The variety of B-complex vitamins found in squash are essential in the metabolic functions that regulate blood sugar. Squash also contains pectin, a type of dietary fiber that ensures the insulin and glucose activities in the body remain constant. These nutrients help prevent sharp spikes and drops in blood sugar, which can reduce the risk of developing type 2 diabetes or make the condition easier to manage in those who already have diabetes.

The high fiber in squash also assists with blood sugar levels in general. Studies have shown type 1 diabetics who eat high-fiber diets have lower blood sugar levels, and type 2 diabetics have improved blood sugar, lipids and insulin levels. A one-cup serving of winter squash has 24 percent of your daily recommended intake of dietary fiber.

The glycemic index (GI) of foods is another important aspect of blood sugar regulation. Foods with a high GI are absorbed faster by the body and can cause higher spikes in blood sugar. For instance, regular table sugar has a very high GI at 167. The GI of winter squash is 8, which means it has a significantly lower absorption rate and effect on blood sugar.

6. Neural Tube Development

Squash has high levels of folate, a vitamin essential for a fetusís neural development during pregnancy. Research has shown that folate can protect against the development of neural tube defects, specifically anencephaly and spina bifida. This makes squash an excellent vegetable to include in your diet during pregnancy.

7. Eye Health

Beta-carotene and vitamin A are both nutrients that are essential for eye health. High levels of dietary beta-carotene and vitamin A have been linked to reduced chances of macular degeneration, cataracts and glaucoma.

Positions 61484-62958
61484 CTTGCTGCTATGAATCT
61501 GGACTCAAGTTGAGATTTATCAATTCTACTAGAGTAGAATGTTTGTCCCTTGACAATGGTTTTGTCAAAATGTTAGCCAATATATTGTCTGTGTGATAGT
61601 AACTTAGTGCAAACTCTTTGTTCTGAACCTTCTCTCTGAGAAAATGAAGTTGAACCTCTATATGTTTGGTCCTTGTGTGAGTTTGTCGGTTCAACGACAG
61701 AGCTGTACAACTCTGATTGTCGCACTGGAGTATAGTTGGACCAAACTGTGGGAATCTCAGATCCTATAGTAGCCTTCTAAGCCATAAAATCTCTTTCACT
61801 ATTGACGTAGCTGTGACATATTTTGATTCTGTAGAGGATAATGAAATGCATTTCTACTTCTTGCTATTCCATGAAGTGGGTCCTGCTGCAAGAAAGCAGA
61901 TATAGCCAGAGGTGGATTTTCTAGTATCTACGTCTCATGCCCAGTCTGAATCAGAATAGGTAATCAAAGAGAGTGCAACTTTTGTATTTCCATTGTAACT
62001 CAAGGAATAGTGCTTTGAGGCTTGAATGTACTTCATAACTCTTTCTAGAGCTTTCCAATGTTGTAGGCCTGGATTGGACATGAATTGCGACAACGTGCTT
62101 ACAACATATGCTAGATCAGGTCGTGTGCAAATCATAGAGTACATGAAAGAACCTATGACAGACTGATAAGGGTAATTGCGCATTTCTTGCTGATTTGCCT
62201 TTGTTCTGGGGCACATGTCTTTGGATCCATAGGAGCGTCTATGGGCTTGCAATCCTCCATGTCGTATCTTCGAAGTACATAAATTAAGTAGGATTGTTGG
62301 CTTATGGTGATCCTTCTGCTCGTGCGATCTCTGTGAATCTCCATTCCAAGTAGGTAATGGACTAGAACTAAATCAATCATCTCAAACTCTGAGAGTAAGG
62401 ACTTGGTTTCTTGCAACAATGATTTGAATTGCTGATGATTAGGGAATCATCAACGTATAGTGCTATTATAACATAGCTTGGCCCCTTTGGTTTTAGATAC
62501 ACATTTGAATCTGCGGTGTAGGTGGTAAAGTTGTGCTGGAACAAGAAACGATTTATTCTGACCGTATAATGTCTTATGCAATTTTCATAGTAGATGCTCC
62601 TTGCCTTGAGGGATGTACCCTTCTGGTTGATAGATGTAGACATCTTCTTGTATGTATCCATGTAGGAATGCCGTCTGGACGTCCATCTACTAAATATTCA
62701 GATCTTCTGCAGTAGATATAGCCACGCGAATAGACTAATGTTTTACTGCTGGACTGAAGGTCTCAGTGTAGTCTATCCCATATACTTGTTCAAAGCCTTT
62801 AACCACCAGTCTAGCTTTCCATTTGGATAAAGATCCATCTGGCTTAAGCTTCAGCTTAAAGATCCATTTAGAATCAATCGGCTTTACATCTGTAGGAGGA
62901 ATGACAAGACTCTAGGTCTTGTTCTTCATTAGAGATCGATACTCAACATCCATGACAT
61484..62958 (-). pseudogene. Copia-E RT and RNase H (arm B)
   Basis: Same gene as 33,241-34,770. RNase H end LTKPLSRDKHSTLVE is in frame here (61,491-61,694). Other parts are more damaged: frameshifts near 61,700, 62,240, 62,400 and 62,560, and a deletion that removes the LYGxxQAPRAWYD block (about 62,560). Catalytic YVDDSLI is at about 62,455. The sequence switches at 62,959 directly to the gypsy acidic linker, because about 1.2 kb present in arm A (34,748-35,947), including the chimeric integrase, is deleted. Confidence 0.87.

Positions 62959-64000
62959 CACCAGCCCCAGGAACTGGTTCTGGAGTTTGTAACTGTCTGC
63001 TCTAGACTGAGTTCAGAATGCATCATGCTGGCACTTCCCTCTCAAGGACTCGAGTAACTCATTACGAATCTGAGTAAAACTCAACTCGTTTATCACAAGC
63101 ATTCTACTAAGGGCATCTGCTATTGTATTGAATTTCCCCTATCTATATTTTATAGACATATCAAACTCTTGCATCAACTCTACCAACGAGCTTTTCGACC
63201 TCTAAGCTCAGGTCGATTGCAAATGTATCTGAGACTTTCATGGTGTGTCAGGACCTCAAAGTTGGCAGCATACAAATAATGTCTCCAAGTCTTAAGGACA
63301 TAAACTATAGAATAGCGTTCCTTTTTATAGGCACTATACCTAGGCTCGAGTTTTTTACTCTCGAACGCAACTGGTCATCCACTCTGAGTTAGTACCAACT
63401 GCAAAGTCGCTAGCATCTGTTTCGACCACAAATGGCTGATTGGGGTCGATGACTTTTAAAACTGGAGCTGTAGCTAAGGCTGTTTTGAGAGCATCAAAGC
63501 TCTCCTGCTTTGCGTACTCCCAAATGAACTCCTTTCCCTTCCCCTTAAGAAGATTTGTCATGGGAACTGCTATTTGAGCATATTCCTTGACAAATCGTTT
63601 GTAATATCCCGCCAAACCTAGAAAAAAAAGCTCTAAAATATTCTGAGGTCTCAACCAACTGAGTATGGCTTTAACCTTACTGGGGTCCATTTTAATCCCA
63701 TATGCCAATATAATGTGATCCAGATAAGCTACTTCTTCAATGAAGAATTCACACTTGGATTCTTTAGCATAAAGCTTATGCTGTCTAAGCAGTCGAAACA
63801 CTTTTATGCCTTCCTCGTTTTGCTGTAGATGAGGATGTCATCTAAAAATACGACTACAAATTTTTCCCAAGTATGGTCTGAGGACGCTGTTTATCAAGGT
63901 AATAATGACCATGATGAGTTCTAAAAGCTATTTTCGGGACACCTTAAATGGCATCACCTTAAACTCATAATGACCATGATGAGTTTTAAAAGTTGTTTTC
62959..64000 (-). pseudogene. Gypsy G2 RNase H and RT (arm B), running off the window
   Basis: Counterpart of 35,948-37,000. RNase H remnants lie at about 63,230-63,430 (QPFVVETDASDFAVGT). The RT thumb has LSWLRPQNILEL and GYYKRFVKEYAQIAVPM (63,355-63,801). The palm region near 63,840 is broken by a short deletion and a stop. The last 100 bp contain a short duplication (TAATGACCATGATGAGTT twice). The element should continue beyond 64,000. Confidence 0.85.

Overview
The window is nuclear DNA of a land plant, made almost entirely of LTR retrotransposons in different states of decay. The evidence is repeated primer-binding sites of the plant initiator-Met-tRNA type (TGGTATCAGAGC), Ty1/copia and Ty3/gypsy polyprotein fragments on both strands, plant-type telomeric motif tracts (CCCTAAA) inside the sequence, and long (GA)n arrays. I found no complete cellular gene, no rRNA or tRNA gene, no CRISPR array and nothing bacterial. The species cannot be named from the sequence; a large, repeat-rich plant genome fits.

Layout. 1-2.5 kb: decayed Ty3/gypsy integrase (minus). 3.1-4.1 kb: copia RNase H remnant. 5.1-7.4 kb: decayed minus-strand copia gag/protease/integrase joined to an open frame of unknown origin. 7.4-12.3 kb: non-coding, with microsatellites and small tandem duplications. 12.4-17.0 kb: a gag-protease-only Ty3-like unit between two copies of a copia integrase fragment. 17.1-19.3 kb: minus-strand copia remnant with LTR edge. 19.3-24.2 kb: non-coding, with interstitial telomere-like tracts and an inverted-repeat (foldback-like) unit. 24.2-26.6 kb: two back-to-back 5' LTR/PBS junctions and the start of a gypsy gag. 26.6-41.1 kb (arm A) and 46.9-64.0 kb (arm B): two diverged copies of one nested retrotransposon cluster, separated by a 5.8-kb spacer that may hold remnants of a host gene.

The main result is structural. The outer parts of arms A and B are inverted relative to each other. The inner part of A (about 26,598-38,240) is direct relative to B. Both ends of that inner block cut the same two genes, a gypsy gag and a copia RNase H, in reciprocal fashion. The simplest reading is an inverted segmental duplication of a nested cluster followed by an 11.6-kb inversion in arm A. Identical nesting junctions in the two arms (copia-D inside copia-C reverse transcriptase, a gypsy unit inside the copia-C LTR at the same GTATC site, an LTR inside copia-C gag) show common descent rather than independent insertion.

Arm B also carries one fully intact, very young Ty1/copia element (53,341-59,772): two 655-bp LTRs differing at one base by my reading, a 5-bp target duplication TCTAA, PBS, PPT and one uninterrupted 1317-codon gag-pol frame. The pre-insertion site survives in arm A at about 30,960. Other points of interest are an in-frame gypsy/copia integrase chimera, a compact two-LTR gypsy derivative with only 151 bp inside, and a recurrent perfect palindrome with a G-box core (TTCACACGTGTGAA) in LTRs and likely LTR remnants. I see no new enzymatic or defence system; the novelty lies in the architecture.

Related
15 Vegan Squash Recipes for the Fall
10 Ways to Use Gourds and Winter Squash
Which Foods Have the Most Nutritional Bang for the Buck?

82 comments

Sonia M
Sonia M23 days ago

Good to know thanks for sharing

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Siyus Copetallus
Siyus Copetallus1 years ago

Thank you for sharing.

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Sarah Hill
Sarah Hill2 years ago

thanks

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Carole R.
Carole R2 years ago

Good to know. Thanks.

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Angela K.
Angela K2 years ago

Thanks for sharing

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Elena Poensgen
Elena Poensgen2 years ago

Thank you

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Nikki Davey
Nikki Davey2 years ago

What a useful article thanks. I'll point this out to hubby.

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Jessica K.
Jessica K2 years ago

Love all kinds of squash, interesting to hear about the calcium concentration. Thanks.

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Karen Martinez
Karen Martinez2 years ago

So love squash of all kinds. Will need to start preparing it more now that it is "fall" (temps for the rest of the week are to be in the mid 90's) is here! Thank you for the article! Yummmmm!

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Jim Ven
Jim Ven2 years ago

thanks for the article.